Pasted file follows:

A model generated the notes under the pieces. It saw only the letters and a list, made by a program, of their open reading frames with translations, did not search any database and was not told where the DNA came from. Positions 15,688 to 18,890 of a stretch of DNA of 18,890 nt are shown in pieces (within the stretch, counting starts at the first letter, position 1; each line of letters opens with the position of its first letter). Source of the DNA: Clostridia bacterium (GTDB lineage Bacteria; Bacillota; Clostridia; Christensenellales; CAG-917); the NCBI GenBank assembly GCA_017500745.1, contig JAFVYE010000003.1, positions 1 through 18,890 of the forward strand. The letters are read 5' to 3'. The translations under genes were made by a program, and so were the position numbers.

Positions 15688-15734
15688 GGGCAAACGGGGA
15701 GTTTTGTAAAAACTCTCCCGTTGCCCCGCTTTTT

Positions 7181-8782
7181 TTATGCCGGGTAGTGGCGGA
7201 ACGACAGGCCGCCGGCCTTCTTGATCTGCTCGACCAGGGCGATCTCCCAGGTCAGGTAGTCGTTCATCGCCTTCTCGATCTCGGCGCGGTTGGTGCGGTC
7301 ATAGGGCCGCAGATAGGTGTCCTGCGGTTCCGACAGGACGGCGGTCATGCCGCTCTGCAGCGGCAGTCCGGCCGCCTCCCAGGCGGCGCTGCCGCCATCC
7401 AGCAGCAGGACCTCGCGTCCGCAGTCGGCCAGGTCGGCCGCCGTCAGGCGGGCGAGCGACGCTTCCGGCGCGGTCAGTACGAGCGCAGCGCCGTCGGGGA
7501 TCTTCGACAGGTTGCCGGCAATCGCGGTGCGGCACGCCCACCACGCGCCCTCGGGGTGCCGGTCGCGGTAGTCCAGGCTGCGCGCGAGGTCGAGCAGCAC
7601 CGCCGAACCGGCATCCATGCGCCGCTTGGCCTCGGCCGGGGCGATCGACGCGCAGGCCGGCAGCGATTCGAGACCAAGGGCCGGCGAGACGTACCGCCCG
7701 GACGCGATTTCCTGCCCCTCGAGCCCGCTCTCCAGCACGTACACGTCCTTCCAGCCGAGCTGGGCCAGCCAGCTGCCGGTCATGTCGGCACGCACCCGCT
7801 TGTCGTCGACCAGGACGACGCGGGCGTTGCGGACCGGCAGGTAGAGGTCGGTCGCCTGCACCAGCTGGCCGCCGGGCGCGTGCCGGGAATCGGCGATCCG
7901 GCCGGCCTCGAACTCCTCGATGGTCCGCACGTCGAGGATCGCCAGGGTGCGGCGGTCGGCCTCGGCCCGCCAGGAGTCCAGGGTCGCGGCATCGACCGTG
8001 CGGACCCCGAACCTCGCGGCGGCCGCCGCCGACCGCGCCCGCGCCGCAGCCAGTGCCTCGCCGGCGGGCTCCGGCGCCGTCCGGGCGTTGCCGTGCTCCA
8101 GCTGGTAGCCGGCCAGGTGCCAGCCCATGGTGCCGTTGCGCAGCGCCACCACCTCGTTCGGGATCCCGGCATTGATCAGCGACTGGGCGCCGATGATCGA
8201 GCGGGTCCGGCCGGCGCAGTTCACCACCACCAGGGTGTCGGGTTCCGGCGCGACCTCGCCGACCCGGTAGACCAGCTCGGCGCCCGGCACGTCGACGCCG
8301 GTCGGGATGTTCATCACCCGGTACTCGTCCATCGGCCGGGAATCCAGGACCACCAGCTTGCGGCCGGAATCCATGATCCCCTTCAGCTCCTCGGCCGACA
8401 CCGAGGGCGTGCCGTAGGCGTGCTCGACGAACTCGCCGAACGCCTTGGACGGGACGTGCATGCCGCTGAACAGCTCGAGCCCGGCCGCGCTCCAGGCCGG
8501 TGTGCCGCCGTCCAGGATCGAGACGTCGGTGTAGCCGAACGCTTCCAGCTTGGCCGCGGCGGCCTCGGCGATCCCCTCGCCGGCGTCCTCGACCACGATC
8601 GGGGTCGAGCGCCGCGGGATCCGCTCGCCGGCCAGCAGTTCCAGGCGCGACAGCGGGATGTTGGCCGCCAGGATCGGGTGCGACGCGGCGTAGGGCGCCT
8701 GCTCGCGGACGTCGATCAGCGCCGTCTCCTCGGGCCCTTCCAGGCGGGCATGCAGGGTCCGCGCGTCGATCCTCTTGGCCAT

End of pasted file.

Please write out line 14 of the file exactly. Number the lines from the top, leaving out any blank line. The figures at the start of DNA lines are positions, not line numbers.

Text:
7901 GCCGGCCTCGAACTCCTCGATGGTCCGCACGTCGAGGATCGCCAGGGTGCGGCGGTCGGCCTCGGCCCGCCAGGAGTCCAGGGTCGCGGCATCGACCGTG